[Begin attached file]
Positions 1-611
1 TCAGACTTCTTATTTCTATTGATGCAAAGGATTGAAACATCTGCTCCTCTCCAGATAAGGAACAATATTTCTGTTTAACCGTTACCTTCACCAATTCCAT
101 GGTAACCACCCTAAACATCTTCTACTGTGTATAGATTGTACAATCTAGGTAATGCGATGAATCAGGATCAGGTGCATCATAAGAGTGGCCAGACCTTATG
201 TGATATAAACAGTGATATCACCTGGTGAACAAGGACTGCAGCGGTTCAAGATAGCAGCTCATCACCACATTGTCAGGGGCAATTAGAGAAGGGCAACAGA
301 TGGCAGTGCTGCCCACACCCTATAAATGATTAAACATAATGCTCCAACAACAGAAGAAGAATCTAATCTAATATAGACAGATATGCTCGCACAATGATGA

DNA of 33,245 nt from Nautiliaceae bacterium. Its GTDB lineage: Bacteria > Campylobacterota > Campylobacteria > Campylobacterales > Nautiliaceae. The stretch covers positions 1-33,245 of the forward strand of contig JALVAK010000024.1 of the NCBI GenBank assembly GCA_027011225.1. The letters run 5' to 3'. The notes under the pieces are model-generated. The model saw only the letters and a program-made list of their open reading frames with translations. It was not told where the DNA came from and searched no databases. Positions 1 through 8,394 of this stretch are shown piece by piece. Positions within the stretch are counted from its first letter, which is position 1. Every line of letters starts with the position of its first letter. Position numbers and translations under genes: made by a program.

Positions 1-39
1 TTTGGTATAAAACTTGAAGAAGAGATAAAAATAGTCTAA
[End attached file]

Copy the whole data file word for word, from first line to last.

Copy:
Positions 1-611
1 TCAGACTTCTTATTTCTATTGATGCAAAGGATTGAAACATCTGCTCCTCTCCAGATAAGGAACAATATTTCTGTTTAACCGTTACCTTCACCAATTCCAT
101 GGTAACCACCCTAAACATCTTCTACTGTGTATAGATTGTACAATCTAGGTAATGCGATGAATCAGGATCAGGTGCATCATAAGAGTGGCCAGACCTTATG
201 TGATATAAACAGTGATATCACCTGGTGAACAAGGACTGCAGCGGTTCAAGATAGCAGCTCATCACCACATTGTCAGGGGCAATTAGAGAAGGGCAACAGA
301 TGGCAGTGCTGCCCACACCCTATAAATGATTAAACATAATGCTCCAACAACAGAAGAAGAATCTAATCTAATATAGACAGATATGCTCGCACAATGATGA

DNA of 33,245 nt from Nautiliaceae bacterium. Its GTDB lineage: Bacteria > Campylobacterota > Campylobacteria > Campylobacterales > Nautiliaceae. The stretch covers positions 1-33,245 of the forward strand of contig JALVAK010000024.1 of the NCBI GenBank assembly GCA_027011225.1. The letters run 5' to 3'. The notes under the pieces are model-generated. The model saw only the letters and a program-made list of their open reading frames with translations. It was not told where the DNA came from and searched no databases. Positions 1 through 8,394 of this stretch are shown piece by piece. Positions within the stretch are counted from its first letter, which is position 1. Every line of letters starts with the position of its first letter. Position numbers and translations under genes: made by a program.

Positions 1-39
1 TTTGGTATAAAACTTGAAGAAGAGATAAAAATAGTCTAA